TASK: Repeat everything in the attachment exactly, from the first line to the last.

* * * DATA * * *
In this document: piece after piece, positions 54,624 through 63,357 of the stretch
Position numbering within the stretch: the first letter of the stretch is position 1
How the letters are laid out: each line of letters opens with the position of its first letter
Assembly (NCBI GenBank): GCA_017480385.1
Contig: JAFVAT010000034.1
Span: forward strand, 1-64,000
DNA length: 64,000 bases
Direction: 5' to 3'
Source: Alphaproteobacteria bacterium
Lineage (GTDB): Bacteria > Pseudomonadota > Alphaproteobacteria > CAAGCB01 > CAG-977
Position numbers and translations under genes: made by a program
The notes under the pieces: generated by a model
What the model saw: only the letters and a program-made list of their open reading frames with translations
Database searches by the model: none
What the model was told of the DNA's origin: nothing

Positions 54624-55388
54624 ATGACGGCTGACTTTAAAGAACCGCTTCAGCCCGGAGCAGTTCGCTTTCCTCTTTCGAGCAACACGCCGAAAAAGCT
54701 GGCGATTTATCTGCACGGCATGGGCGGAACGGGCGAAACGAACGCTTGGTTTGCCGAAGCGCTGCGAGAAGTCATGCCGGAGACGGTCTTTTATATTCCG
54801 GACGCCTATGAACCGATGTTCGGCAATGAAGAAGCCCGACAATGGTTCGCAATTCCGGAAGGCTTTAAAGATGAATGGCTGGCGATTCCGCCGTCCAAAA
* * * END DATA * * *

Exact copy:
In this document: piece after piece, positions 54,624 through 63,357 of the stretch
Position numbering within the stretch: the first letter of the stretch is position 1
How the letters are laid out: each line of letters opens with the position of its first letter
Assembly (NCBI GenBank): GCA_017480385.1
Contig: JAFVAT010000034.1
Span: forward strand, 1-64,000
DNA length: 64,000 bases
Direction: 5' to 3'
Source: Alphaproteobacteria bacterium
Lineage (GTDB): Bacteria > Pseudomonadota > Alphaproteobacteria > CAAGCB01 > CAG-977
Position numbers and translations under genes: made by a program
The notes under the pieces: generated by a model
What the model saw: only the letters and a program-made list of their open reading frames with translations
Database searches by the model: none
What the model was told of the DNA's origin: nothing

Positions 54624-55388
54624 ATGACGGCTGACTTTAAAGAACCGCTTCAGCCCGGAGCAGTTCGCTTTCCTCTTTCGAGCAACACGCCGAAAAAGCT
54701 GGCGATTTATCTGCACGGCATGGGCGGAACGGGCGAAACGAACGCTTGGTTTGCCGAAGCGCTGCGAGAAGTCATGCCGGAGACGGTCTTTTATATTCCG
54801 GACGCCTATGAACCGATGTTCGGCAATGAAGAAGCCCGACAATGGTTCGCAATTCCGGAAGGCTTTAAAGATGAATGGCTGGCGATTCCGCCGTCCAAAA